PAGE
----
For any of the applications of this fabric disclosed in this application, it may be desirable to provide a plurality of layers of light emitting fabric. The fiber optic light pipes that emerge from one corner of each layer of cloth may then be attached to separate light sources, or they may obtain their light from a single source. In the latter case, the combined layers of cloth can be made to give off a greater intensity of light per unit of square area than the single layer. The light may also be made more uniform across the surface by layering, especially if light enters from differently located edges of each layer of the cloth. Each layer can be made to emit a different color of light and each can have a different pattern of scratches. The light sources may have individual movable prisms or colored filters so that the individual layers emit a variety of light pattern changes.
The optical fibers that emerge along one or more edges of a light emitting fabric are gathered into a bundle and extended to one or more corners of the fabric where they are made into a many fibered optical light pipe with a suitable protective coating. This length of light pipe ends at some suitable distance from the corner of the cloth and is usually trimmed to a desired length. The trimmed end is polished to allow the entrance of light from the light source into the light pipe. The end of the light pipe also has a coupling or other suitable fitting attached thereto in order to readily be connected to the light source. A circular fitting is shown in FIG. 14. However, the fitting need not be circular, but often it is desired that the fitting be rectangular as shown in FIG. 13. Also, an oval, and the like, shaped fitting will serve. The flat, rectangular fitting of FIG. 13 enables the light pipe to be as inconspicuous as possible. In some designs, elimination of the light pipe would place the coupling directly in contact with the bundle as it is first formed along the edge of the fabric.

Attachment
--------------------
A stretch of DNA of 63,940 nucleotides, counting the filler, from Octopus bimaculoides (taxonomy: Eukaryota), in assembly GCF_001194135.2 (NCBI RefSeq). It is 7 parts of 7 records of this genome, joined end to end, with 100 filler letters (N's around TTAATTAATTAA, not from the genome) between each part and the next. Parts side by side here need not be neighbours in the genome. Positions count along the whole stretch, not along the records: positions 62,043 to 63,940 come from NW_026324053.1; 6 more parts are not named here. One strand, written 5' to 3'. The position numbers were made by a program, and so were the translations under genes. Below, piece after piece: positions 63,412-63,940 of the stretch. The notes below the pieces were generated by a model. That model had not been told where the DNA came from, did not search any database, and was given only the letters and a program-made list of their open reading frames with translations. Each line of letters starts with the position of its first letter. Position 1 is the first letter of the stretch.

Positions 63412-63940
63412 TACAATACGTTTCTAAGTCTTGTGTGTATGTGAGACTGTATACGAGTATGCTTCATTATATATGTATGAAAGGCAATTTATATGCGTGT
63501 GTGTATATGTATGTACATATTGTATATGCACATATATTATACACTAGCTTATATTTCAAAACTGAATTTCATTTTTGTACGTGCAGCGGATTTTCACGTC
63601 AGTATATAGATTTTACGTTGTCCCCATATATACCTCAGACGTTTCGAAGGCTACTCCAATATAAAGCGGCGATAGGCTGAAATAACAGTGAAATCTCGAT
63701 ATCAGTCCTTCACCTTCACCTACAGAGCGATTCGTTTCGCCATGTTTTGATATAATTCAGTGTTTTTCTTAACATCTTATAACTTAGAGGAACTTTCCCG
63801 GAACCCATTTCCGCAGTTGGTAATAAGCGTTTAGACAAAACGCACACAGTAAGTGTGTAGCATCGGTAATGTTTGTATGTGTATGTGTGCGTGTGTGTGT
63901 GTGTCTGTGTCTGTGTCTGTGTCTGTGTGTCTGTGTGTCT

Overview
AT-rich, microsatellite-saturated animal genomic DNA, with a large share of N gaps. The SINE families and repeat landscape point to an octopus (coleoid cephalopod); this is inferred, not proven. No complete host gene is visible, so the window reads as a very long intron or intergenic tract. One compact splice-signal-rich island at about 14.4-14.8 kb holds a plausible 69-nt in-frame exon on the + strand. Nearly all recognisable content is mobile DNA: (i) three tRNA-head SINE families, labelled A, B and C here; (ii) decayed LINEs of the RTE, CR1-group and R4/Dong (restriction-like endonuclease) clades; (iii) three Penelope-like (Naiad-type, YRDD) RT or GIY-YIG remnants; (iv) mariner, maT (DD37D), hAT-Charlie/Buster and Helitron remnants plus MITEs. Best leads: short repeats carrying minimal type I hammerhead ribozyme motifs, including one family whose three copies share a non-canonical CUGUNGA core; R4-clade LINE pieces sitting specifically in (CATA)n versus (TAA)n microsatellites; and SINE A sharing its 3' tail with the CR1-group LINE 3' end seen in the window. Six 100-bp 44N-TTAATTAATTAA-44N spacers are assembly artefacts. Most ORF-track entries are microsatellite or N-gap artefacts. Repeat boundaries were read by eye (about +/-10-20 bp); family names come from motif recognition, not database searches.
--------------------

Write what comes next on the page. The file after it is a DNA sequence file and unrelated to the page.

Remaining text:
Turning now to FIG. 4, an example of a light emitting loomed cloth is shown. Light emitting fabrics are woven on conventional industrial looms in which optical fibers are used in place of some or all of the conventional threads. One method of weaving a light emitting fabric is to use conventional threads 27 for the woof portion of the fabric, and to use optical fibers 28 for the warp portion as shown in FIG. 4. After the loom is set up and turned on, a short length of cloth is woven with the shuttle operating as normal. When the desired size of woven fabric 29 is woven, the shuttle is turned off and a length of the fiber optics is moved through the loom without any weaving therethrough as shown at 31 in FIG. 4. When the length of the fiber optics is sufficient to form a light pipe bundle of desired length, the shuttle is again turned on and another piece of fabric 32 is woven with the fiber optic tails 33 extending therefrom. The woven fabric is cut into individual pieces as shown in FIG. 5 wherein the woven section 29 is shown with the fiber optic tails 31. As shown in FIG. 6, the fiber optic tails 31 are formed into a light pipe 34 with its end 35 available for connection to a light source.
Referring now to FIG. 7, before the optical fibers pass into the loom's weaving mechanism, the fibers are scratched or notched by cutting means such as cutter 36. Cutter 36 is rolled over the optical fibers to cut notches therein. Cutter 36 is made up of a plurality of shielded blades 37 which are spaced by shields 38 as seen more clearly in enlarged detail of the cutter and shield in FIG. 8. The blades 37 rotate at a high speed while the shields 38 simply make contact with and roll across the fibers. The blades extend beyond the shields by only slightly more than the thickness of the coating that covers a single strand of optical fiber. This cutter 36 requires that the fabric remains static while it is being scratched. This has the advantage that the shield wheels 38 can be made with different widths across the width of the fabric so that any desired spacing of the scratches can be obtained. The depth of the scratches is varied by using differently diametered cutting blades 37.